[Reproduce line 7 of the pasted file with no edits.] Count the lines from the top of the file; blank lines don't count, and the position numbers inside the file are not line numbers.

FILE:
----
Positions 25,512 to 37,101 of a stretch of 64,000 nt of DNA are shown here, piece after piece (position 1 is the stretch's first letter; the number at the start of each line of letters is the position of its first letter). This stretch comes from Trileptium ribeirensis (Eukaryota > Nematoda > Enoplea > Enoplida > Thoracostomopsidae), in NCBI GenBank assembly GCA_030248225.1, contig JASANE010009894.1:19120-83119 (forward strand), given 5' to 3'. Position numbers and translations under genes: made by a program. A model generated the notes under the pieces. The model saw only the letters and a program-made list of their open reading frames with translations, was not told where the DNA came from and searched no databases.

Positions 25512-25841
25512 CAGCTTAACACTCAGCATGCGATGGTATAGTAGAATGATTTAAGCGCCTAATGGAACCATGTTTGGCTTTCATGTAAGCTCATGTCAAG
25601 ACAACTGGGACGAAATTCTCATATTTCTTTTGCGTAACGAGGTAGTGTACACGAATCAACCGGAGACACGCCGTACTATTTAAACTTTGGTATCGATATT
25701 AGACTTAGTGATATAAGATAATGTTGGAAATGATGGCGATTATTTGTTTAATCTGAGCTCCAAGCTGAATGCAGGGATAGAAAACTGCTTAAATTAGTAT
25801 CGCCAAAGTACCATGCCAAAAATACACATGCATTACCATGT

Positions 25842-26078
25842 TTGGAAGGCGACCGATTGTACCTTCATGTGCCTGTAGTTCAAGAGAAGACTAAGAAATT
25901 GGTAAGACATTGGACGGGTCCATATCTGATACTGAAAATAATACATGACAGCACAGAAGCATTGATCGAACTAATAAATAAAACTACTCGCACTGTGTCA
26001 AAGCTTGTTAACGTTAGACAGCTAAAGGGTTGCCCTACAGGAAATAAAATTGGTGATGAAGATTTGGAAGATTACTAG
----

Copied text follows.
Positions 25842-26078